Hans Ramaekers is President of the Kyiv – the Netherlands Business Club. Since 2014, the Club has been assisting Ukrainian companies in entering European markets, the Dutch one in particular. Ramaekers has lived in Ukraine for over 5 years and is very optimistic about the opportunities of economic cooperation between the two countries. Eliminating unnecessary bureaucracy from business relations is key to mutual benefits of all sides, he believes, and ratification of the Association Agreement with Ukraine will help to reduce one of the many obstacles.
His first experience with Ukraine dates back to 2010, after he’d sold insurance business and started traveling across Europe. Ukraine seemed like a distanty place, so a short 2,5 hour flight was a surprise. Expecting his first trip to the Eastern Europe to be dangerous, Ramaekers booked a 5-stars hotel in Kyiv. “After two days I was already walking through town at 1 in the night. No danger at all. I am more afraid to walk in Amsterdam at that time,” – Ramaekers smiles today.
The recent incident with the stolen Dutch paintings appears to be a serious threat to the Dutch-Ukrainian relationship…
I think that this issue appearing in the media before the referendum on ratifying the Association Agreement with Ukraine is no coincidence. The robbery happened 10 years ago, and now small groups try to destabilize the good relationship between Ukraine and the Netherlands by bringing this up. In my opinion, this is an absolutely ridiculous strategy to discredit Ukraine.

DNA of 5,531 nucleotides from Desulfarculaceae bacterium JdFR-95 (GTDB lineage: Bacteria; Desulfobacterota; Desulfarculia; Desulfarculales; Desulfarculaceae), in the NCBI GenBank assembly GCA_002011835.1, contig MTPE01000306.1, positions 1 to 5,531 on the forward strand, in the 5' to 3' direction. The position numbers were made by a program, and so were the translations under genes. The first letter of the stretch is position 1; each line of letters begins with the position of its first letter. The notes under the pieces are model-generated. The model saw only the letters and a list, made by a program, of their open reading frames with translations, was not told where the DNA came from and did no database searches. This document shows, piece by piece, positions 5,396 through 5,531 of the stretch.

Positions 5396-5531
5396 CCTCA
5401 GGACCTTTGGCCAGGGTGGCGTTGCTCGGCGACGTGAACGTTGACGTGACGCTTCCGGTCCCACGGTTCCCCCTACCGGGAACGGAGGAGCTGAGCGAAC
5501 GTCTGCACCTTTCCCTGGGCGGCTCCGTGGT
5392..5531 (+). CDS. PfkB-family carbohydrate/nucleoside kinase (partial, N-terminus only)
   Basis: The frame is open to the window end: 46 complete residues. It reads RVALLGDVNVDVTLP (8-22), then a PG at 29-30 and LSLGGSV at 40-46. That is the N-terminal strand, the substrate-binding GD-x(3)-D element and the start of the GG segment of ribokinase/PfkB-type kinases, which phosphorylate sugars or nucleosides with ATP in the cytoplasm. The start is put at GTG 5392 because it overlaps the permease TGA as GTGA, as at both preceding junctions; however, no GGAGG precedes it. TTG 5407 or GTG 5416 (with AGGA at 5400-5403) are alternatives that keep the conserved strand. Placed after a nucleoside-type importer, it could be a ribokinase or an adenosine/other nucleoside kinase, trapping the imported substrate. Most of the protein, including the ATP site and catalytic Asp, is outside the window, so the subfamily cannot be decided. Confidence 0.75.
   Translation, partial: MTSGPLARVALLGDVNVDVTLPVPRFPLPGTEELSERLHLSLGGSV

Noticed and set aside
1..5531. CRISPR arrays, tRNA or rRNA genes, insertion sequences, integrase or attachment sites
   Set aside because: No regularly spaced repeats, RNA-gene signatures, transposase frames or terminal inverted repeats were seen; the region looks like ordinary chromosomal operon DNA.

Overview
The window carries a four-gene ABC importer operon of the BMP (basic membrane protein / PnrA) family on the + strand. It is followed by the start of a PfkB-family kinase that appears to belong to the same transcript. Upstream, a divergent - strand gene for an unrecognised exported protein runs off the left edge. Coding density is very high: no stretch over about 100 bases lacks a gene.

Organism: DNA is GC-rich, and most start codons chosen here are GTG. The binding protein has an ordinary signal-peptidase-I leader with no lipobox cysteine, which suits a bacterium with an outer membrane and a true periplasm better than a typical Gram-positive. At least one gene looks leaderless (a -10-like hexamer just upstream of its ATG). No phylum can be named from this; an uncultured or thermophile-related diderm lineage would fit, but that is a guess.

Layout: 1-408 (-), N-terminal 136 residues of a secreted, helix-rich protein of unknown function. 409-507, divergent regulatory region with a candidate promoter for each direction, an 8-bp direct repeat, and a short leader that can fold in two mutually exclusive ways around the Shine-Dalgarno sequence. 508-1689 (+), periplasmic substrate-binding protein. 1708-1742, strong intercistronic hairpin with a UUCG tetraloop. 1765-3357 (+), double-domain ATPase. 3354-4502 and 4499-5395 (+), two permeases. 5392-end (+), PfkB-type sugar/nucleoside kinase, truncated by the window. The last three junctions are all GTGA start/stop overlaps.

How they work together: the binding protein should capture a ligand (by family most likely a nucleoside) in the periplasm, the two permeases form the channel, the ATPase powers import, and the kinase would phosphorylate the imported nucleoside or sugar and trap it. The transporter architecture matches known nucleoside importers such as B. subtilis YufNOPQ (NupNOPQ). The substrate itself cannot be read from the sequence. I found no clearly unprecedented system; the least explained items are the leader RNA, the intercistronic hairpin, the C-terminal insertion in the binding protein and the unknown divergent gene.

Yet, nearly half million Dutch citizens signed up for the referendum about ratification of the Association Agreement with Ukraine.[quote style=”boxed” float=”left”]The Association Agreement with Ukraine will also make the cooperation between our countries more convenient for both sides [/quote] The opponents of ratification are afraid that it will lead directly to accession to the European Union, while this agreement is actually made to make the trade easier.
Another fear of the initiators of the referendum is that “once you sign the Association Agreement, weapons from Eastern Europe can come to the West,” which has nothing to do with the reality.
What benefits will the Association Agreement with Ukraine bring to Dutch businesses?
Business cooperation between Ukraine and the Netherlands is nothing new: a lot of Dutch entrepreneurs are already busy in Ukraine. I can name at least 50 companies successfully operating on Ukrainian market. For Kyiv, the Netherlands is one of the biggest trade partners.
Many Dutch companies are waiting for the Free Trade Area between Europe and Ukraine to start working (1 January 2016 – ed.), because right now bureaucracy makes cooperation extremely difficult.
For instance, recently one company faced some ridiculously complicated procedures with getting samples of vodka from Ukraine. Another Dutch businessman complained to me that his trucks full of fish were stuck in the customs for couple of months.
The Association Agreement with Ukraine will also make the cooperation between our countries more convenient for both sides.
What makes you optimistic about economic cooperation with Ukraine?